A few weeks before the operation, four legal advisers working for the Obama administration are in the greatest secrecy resolved the legal problems raised by this mission.
They were held incommunicado five weeks before the operation. According to New York Times , four legal advisors to the Obama administration were charged in March 2011 to study on what legal grounds could rely Washington to conduct a raid against Osama bin Laden in Pakistan. These revelations precede the upcoming release of the book Power Wars written by journalist Charlie Savage daily. The four persons were working in the utmost confidentiality. In order not to jeopardize the mission, the US Minister of Justice Eric Holder, has also not been kept informed of their work. Lawyers missioned by the Pentagon five memoranda drafted to justify the mission, particularly if it were to go wrong.
For the intervention of Navy Seals in the residence of the head of al-Qaeda, in Abbottabad, raised many questions. The first of them was to determine under what circumstances the United States did not violate the territorial integrity of Pakistan. Because Washington was concerned that the operation did fans if Islamabad was previously warned. In a memo, the details New York Times lawyers have in fact exploited the legal uncertainty surrounding Article 51 of the UN Charter. Thus, to assert the right of self-defense, experts have argued that Pakistan was unwilling or unable to remove the threat emanating from its territory. If this doctrine called “Unwilling or Unable” is disputed by many countries, the United States has nonetheless again used to justify intervention in Syria.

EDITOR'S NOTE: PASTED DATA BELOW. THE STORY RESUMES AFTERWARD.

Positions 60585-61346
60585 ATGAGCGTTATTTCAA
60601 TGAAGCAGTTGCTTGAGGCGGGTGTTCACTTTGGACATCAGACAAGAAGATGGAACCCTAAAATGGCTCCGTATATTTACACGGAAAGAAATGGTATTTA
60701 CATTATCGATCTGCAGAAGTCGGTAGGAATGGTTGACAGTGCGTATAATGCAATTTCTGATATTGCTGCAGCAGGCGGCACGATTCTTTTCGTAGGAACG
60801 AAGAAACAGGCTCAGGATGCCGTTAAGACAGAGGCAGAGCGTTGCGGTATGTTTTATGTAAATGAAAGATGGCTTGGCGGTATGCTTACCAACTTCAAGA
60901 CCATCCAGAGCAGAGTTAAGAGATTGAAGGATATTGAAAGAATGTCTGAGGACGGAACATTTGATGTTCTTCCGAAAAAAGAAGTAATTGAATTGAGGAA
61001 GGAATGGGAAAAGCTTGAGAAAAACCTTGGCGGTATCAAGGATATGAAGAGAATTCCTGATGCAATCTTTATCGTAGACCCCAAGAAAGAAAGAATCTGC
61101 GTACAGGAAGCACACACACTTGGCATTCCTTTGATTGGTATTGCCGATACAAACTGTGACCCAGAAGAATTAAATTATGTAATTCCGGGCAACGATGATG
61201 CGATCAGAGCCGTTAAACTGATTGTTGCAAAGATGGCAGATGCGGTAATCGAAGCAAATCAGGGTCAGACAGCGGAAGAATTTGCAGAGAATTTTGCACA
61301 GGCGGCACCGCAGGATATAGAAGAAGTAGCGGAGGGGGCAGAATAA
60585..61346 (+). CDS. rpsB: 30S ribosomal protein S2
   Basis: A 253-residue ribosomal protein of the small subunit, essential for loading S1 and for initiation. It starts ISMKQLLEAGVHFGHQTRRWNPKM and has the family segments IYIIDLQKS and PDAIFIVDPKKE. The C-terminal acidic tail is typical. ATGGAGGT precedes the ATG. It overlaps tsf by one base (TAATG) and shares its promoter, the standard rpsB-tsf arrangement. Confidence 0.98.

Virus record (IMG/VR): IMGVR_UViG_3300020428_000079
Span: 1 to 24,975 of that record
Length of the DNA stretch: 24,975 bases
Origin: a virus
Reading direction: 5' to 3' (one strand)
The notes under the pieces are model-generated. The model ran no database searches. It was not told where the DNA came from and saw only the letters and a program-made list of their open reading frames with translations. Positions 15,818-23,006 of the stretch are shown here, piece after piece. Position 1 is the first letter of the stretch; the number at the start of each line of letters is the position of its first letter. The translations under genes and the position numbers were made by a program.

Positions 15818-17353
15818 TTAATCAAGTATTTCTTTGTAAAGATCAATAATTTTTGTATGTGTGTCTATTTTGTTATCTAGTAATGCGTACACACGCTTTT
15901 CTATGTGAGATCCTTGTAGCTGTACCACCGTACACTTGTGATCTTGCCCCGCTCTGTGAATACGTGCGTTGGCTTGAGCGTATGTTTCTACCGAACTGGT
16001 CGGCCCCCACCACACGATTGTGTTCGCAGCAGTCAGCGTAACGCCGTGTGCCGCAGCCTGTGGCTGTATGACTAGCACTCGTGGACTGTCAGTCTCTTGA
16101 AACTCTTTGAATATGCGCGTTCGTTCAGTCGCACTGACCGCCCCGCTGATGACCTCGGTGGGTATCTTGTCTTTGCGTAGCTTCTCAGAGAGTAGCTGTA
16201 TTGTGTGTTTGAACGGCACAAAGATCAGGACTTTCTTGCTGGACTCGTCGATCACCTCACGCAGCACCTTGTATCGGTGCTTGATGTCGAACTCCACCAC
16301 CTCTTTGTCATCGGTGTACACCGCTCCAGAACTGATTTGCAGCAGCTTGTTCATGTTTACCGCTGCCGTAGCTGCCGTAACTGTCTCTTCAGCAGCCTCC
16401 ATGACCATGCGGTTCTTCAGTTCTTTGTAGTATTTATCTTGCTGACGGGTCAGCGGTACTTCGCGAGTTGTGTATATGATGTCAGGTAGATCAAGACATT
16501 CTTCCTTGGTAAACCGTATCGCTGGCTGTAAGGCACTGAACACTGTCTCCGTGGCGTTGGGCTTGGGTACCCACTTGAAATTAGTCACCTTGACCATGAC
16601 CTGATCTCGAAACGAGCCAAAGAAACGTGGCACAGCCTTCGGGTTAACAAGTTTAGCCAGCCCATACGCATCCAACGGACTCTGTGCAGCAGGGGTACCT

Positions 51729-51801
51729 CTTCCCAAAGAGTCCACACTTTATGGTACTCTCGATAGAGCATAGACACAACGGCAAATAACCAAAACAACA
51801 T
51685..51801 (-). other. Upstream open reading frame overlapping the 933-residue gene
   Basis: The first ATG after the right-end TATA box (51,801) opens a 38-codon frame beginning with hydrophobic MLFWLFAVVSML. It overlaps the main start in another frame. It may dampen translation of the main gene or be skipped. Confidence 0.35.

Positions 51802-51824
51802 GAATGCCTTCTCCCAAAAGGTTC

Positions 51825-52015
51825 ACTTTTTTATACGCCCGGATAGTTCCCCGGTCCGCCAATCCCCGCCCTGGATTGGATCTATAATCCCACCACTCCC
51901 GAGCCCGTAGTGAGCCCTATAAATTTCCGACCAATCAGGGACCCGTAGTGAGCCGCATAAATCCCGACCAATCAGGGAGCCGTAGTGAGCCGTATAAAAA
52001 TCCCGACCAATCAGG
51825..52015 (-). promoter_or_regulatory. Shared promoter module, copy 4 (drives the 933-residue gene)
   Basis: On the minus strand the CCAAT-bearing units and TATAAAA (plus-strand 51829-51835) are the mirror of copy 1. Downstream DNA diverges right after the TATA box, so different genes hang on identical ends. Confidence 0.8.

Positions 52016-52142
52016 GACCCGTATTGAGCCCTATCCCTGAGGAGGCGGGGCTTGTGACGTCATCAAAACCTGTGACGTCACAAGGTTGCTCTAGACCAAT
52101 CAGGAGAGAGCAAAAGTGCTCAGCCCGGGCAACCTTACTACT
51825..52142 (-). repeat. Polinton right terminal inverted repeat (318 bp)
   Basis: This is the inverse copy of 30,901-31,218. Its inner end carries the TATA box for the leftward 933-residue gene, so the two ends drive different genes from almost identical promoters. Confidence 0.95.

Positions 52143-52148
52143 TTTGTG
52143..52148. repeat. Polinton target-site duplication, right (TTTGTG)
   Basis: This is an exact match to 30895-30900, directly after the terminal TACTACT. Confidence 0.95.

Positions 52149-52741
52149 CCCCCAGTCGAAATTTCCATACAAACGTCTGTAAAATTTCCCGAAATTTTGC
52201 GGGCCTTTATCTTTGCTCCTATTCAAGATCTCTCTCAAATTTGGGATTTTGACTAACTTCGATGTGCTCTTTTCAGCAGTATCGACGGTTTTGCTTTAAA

The hypothesis of a surrender of bin Laden would have been quickly evacuated. According to officials interviewed by the daily, President Barack Obama was later specified that although the main objective of the operation was to kill the leader of al-Qaida. Lawyers were then studied several scenarios where bin Laden could be killed even if he seemed to act of surrender. In his book No Easy Day , former soldier Matt Bissonnette said that, during their training, the Navy Seals were instructed not to play Bin Laden if he was naked. The suite was even more blurred. If he was captured alive, lawyers recommended to transfer on a military ship to undergo an interrogation. However, his place of detention was not determined.
The question of burial was it, paid in advance. The lawyers had given their approval for the disposal of the body. According to them, it obeyed the Muslim funeral rites as required by the Geneva Convention. The ceremony lasted about fifty minutes would have taken place in the early morning on the US aircraft carrier Carl Vinson , in the Arabian Sea. The body was washed, covered with a white linen cloth, placed in a weighted bag before being tipped into the sea. After the facts, the specialists of Muslim rites had been skeptical about the process used. The lawyers had also recommended to contact Saudi Arabia, where Bin Laden was born, to see if they agreed to host the remains. But according to New York Times , the country would have declined the proposal.